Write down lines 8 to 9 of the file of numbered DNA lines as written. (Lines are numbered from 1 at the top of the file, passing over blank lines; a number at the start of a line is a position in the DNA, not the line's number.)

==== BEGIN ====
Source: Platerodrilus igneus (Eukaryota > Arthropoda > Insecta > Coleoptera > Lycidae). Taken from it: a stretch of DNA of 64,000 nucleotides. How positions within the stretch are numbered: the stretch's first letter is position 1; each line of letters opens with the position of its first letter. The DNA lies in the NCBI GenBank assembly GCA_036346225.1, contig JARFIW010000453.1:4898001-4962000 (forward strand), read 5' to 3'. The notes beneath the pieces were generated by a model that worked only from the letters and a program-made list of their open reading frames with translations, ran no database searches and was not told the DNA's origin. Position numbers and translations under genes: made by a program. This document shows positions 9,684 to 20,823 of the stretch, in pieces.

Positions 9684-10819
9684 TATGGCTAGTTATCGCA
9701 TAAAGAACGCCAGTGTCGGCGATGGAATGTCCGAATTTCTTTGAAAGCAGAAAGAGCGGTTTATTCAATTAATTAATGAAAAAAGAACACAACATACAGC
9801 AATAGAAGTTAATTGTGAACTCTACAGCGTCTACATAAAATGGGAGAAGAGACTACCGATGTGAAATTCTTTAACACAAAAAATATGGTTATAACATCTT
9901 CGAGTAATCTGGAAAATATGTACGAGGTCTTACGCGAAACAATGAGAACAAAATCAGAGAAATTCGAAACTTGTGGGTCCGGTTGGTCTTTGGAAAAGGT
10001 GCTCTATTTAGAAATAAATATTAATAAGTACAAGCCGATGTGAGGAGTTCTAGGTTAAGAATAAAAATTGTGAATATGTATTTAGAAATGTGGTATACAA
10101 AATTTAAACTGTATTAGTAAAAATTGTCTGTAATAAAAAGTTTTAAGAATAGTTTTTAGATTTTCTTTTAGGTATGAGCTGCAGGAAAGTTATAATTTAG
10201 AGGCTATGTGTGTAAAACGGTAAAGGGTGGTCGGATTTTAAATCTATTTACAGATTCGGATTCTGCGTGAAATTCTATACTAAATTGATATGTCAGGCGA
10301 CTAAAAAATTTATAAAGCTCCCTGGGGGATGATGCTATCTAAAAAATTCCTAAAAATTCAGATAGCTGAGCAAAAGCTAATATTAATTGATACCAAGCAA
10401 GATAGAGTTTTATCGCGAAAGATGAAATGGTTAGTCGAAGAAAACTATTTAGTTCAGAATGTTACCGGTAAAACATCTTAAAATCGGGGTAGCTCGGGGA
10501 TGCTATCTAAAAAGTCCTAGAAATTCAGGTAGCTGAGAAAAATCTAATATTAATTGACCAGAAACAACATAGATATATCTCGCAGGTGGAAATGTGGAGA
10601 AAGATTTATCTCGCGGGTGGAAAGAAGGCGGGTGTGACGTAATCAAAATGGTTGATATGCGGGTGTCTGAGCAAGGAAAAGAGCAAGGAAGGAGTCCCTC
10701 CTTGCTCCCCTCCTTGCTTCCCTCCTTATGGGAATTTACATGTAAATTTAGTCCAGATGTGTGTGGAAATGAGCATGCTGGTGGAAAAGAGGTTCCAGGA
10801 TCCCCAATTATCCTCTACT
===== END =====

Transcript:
10101 AATTTAAACTGTATTAGTAAAAATTGTCTGTAATAAAAAGTTTTAAGAATAGTTTTTAGATTTTCTTTTAGGTATGAGCTGCAGGAAAGTTATAATTTAG
10201 AGGCTATGTGTGTAAAACGGTAAAGGGTGGTCGGATTTTAAATCTATTTACAGATTCGGATTCTGCGTGAAATTCTATACTAAATTGATATGTCAGGCGA